And so I realised the growth since about 1999-2001 was not real, it was based on an illusion. That we could all continue to sell our houses for more and more and extract the increases in value and spend it.

    As CE says, the true level of wealth in many economies is considerably lower than that indicated by GDP. And over the next few years those nations will be forced to face that reality. Economic gravity can be defied for only so long.

  6. Hello Cynicus,

    Further to your Note 2. I've just finished Ruppert's 'Confronting Collapse'. Somewhere in there he makes an interesting point:

    ... if we take China's present demand for oil as a constant (at least), then their demand effectively precludes any possibility of a significant recovery in the West, because any such significant extra demand causes the price of oil to rise to a level which effectively snuffs out that nascent recovery.

    The corollary of this analysis is that there has to be demand destruction somewhere and I guess this makes economic conflict with China inevitable. A struggle for which the Western economies have all hallmarks of being badly adapted.

  7. I was talking to a long term sales friend.
    He got me thinking.
    His point was.
    When he started his sales job late 1970s,everything was brought CASH.
    Over the years the larger items were brought with credit eg over 2 to 4 years,with the smaller items still brought cash.As time has moved on more items are brought with credit,but there has been a change.The larger items are now on contract hire or lease.The ownership being with a finance company.
    Now it got me thinking,what if credit dryed up!!
    How many years would it take to save up out of profits to buy large capital items,the kit would be worn out befor a replacement could be brought from saveings.
    This situation has arisen since the doller divorced from gold in early 1970s.
    How can we ever get out of this credit trap??

  8. There is excellent commentary here on Greece:

    Europe – bailout or exit?

    Phil Jones interview
    I have just seen this remarkable interview with Phil Jones by the BBC, where he admits that for the past 15 years there has been no ‘statistically significant’ warming:

    Q&A: Professor Phil Jones

  9. You seem like a smart guy, and can see the wood from the trees.

    Here is an interesting transposition, if i may:

    UK north sea oil peaks in 1999, coincidentally financial deregulation kicks in and speculative bubbles kick the can down the road. If UK has been accumulating debt from the date of north sea oil peaking, then wouldn't a worldwide peak in oil production cause a retraction of credit and the numerous implosions that would result? Substitute money, for energy from crude oil and you get the real picture.

    Its too late now, but if we turned over 1/6th of our land mass to hemp biofuel production, we could have offset theis decline and at least maintained what we have, but as this particular plant is considered a grave threat to humanity despite its history, we have one hemp processor in the uk, when we should have one for every postcode.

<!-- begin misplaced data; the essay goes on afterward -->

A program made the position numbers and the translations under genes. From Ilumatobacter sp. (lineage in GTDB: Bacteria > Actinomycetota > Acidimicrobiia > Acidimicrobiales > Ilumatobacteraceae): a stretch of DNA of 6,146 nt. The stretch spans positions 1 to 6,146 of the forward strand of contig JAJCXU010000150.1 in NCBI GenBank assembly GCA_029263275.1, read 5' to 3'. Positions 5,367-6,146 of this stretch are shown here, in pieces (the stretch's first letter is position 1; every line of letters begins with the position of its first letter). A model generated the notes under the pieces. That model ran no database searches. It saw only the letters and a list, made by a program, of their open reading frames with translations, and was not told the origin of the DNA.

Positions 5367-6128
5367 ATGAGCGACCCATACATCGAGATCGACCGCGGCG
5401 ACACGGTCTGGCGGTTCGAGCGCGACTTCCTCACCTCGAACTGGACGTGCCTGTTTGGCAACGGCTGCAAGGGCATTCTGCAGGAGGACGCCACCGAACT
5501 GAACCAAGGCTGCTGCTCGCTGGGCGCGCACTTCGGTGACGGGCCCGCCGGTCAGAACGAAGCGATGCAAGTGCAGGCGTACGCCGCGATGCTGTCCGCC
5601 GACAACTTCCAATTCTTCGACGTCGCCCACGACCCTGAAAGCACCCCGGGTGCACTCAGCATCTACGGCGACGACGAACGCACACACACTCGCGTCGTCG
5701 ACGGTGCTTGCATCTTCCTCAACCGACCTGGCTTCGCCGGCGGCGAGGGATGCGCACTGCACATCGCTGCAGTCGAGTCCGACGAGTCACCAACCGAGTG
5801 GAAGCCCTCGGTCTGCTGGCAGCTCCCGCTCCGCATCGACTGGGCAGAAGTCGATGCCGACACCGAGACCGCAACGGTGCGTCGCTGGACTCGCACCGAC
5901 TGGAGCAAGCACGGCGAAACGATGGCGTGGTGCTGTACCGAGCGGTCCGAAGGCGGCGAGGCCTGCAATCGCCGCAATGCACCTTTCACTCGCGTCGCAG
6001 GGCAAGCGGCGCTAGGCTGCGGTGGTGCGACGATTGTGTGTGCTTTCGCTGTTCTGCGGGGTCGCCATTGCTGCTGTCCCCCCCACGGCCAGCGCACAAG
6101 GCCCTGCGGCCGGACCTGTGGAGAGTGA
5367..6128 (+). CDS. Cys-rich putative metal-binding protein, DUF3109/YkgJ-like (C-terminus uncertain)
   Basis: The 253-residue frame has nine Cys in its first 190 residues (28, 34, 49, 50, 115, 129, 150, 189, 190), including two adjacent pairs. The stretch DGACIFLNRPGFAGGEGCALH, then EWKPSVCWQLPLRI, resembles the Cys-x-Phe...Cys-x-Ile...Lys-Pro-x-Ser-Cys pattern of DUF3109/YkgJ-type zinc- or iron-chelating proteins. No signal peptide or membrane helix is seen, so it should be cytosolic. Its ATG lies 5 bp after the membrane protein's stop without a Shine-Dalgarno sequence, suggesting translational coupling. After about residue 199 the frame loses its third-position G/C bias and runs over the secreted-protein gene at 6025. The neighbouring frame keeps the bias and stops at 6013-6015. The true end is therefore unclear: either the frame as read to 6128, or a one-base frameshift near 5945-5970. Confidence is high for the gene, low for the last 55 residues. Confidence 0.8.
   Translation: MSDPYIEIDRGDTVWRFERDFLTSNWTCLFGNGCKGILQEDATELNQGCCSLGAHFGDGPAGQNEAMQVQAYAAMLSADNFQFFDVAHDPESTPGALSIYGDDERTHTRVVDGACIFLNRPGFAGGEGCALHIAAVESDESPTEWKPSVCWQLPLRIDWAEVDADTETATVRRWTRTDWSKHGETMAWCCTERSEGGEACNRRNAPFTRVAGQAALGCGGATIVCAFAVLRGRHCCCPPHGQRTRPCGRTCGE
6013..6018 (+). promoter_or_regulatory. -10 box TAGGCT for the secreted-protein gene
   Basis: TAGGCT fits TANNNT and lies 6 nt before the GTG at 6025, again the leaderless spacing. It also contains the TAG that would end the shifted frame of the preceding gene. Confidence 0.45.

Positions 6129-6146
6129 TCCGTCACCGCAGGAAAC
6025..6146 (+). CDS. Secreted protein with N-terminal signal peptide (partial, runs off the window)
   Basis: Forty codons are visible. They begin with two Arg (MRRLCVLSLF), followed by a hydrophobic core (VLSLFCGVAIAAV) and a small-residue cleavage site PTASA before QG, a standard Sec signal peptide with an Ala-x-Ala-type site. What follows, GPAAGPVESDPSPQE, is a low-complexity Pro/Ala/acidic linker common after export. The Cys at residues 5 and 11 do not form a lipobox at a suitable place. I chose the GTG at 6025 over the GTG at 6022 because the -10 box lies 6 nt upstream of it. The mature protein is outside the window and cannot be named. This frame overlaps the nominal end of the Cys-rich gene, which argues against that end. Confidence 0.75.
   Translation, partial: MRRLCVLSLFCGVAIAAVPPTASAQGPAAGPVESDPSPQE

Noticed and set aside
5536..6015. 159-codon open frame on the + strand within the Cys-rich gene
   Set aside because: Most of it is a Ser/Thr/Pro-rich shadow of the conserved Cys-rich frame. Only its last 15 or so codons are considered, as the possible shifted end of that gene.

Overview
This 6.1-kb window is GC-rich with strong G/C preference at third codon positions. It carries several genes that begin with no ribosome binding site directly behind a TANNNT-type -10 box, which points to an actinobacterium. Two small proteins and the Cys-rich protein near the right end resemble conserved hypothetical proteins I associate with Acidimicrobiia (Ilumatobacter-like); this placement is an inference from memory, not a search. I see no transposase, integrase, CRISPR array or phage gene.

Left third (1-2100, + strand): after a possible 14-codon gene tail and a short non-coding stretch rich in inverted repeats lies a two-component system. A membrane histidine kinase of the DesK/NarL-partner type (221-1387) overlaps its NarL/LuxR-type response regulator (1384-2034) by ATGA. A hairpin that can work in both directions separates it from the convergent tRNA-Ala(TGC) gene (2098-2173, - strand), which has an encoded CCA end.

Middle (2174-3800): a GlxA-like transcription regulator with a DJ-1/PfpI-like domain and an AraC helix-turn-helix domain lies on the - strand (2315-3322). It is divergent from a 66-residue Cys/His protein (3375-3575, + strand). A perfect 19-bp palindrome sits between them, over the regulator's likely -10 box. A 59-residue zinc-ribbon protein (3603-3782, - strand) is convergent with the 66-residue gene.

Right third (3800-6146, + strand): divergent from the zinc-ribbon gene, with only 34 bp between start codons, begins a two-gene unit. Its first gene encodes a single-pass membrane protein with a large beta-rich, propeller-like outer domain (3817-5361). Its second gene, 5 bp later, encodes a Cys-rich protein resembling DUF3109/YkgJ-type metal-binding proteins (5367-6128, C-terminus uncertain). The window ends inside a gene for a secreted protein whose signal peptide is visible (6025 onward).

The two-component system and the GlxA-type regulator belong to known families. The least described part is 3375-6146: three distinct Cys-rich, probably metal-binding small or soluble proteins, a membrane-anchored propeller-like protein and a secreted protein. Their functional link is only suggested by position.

I thak god i have had a chance to prepare for whats coming, and if its any help, nettles are the complete superfood, grow in 3 months in any soil, and propogate with little interference from man. Learn how to start a fire and have some wood nearby and you can purify any water in the country, so you might not have sky sports, but you'll be alive.

    Don't fight the wave, surf it and let it take you somewhere good.


  10. Interesting article here, which discusses whether China could, rather than increase the value of the RMB, actually devalue it.

  11. CE, I am fascinated that your analysis of the flawed GDP measure is universally unknown - or ignored - by economists, investors and politicians. Why do you think that is? Do they know something you don't, or can they not cope with the implication that there is no easily-digestible 'index' that can tell you the health of an economy?

    What do you make of this article?

    The author seems to have had the same revelation I had a few years ago, although my excitement was completely snuffed out by the matter-of-factness with which the subject was treated in comments on this blog - as though everyone knew something I didn't... At the time, the idea that there could never be enough money in the world to pay off the debts plus interest so that perpetual growth, rather than a 'nice-to-have', was essential to prevent total collapse of the economy seemed like quite an important idea, but no one on these pages seemed in the slightest bit interested. Is that really the case?

  12. An interesting link on The Register that looks at the 'Decline in Manufacturing':

  13. Hi,

    Really enjoy reading your blog - no doubt you would of seen this. India as well as China.

  14. Cynicus, if there is more inflation in Western economies, why do developing countries register higher on measurements of inflation , with Pakistan and Venezuela leading the world in economic inflation (in 2007)? We know salaries are rising fast in developing countries, but we also know that salaries are starting from a much lower base. Is that the answer or is there more to it?

  15. Lemming,

    I've been interested/concerned about the whole "Money as Debt" phenomenon after first coming across it a couple of years ago (it's amazing what you don't get taught in school isn't it!?)

    Since then though I've sort of come to the conclusion that it's one of those things that can't really be dealt with until it "really" becomes a problem - and by which time it's too late (like one of those really bad cancers that don't show so many symptoms while devouring your insides).

    I don't see there being much mileage in trying to explain the monetary system to people - it's so counter-intuative that they'll assume you're a)mistaken and/or b) crazy.